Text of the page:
The High Court has made a reference to the Court of Justice of the European Union (“ECJ“), seeking guidance on issues raised by the British Government’s decision to impose a point-of consumption duty on gambling operators deriving revenue from UK players (“POC Tax“).

In a challenge brought by a trade body representing Gibraltar operators, questions have been raised as to the compatibility of the POC Tax with the UK’s obligations under the Treaty on the Functioning of the European Union (“TFEU“). The main issue at hand was whether offshore operators are discriminated against on the basis that they would potentially be subject to double-taxation (in the UK and in their “home” jurisidiction), while British-based operators would only pay duty in the UK but not necessarily overseas.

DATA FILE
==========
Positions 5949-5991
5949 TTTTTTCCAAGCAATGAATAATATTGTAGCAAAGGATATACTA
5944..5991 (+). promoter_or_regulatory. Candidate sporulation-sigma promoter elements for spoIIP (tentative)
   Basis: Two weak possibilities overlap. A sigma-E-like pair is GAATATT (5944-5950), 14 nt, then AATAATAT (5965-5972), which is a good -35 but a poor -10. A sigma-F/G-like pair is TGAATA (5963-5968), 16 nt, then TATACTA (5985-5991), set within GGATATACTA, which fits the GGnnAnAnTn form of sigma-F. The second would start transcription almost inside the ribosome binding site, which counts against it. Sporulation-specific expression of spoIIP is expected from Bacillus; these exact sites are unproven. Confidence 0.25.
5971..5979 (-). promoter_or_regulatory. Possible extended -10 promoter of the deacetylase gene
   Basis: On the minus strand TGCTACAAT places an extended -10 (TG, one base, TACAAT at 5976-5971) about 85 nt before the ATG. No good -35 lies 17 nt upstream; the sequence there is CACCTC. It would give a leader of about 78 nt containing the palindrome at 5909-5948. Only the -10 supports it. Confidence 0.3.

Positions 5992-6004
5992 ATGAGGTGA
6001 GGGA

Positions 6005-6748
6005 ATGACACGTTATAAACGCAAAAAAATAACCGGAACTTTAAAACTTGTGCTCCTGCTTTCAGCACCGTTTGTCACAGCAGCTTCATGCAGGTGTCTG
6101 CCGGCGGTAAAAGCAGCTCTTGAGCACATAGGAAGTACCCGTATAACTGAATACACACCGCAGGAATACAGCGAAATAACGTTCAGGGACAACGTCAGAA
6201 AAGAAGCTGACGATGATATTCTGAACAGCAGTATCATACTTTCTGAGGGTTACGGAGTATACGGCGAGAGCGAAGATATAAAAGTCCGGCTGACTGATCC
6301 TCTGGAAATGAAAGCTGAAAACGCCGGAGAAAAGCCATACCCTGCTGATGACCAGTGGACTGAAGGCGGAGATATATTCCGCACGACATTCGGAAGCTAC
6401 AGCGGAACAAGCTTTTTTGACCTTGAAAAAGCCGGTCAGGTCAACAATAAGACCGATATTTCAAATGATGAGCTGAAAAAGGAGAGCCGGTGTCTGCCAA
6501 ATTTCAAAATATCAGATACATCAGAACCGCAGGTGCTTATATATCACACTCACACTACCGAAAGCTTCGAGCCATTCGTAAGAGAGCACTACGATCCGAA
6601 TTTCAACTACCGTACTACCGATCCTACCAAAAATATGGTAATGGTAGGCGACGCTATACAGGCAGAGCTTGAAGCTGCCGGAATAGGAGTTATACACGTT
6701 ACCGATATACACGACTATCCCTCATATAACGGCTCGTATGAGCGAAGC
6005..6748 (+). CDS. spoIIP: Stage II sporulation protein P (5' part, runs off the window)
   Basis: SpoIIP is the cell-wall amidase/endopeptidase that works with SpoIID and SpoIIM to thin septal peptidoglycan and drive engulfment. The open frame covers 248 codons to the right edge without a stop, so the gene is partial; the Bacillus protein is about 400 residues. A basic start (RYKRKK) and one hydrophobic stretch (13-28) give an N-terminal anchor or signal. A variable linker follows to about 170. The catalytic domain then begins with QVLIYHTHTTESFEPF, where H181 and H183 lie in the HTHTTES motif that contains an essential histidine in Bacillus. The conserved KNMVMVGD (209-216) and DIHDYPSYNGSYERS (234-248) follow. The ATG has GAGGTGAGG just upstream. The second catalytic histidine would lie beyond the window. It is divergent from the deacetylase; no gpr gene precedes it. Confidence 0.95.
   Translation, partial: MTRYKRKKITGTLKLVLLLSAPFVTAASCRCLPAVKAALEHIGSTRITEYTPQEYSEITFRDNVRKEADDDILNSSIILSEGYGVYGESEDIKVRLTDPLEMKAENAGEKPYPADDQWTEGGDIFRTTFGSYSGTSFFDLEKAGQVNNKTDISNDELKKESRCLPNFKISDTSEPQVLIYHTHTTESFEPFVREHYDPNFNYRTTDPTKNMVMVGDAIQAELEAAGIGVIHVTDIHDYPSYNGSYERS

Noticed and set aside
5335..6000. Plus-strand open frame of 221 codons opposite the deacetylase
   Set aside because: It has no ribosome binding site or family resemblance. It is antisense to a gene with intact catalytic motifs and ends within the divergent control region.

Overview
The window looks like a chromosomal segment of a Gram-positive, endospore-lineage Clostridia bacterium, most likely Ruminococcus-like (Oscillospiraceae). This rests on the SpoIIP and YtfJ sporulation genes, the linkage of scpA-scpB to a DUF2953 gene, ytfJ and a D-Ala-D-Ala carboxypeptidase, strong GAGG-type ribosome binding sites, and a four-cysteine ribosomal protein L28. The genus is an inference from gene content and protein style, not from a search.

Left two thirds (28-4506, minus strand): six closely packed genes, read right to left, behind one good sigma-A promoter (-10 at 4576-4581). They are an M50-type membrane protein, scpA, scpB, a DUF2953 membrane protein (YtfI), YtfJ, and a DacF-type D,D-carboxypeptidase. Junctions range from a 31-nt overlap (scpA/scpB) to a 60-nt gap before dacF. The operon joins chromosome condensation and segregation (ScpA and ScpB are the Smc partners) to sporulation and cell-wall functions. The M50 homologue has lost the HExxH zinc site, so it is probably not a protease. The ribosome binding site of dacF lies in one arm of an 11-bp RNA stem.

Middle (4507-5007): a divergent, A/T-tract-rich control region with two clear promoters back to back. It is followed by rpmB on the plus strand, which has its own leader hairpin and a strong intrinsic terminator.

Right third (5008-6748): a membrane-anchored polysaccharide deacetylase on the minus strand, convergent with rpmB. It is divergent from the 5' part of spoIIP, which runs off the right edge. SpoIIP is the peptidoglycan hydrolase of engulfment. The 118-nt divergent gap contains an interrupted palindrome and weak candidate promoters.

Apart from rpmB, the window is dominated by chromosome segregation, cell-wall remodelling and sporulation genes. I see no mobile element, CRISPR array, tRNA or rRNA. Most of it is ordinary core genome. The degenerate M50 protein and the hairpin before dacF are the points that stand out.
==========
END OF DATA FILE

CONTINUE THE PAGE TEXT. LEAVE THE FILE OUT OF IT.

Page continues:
The High Court has asked the ECJ to consider whether the POC Tax:

  • amounts to a restriction on the provision of services from Gibraltar to the UK such that it would fall within the remit of Article 56 of the TFEU;
  • amounts to a restriction on the right to the free movement of services within the EU; and
  • can be justified in light of any such restriction.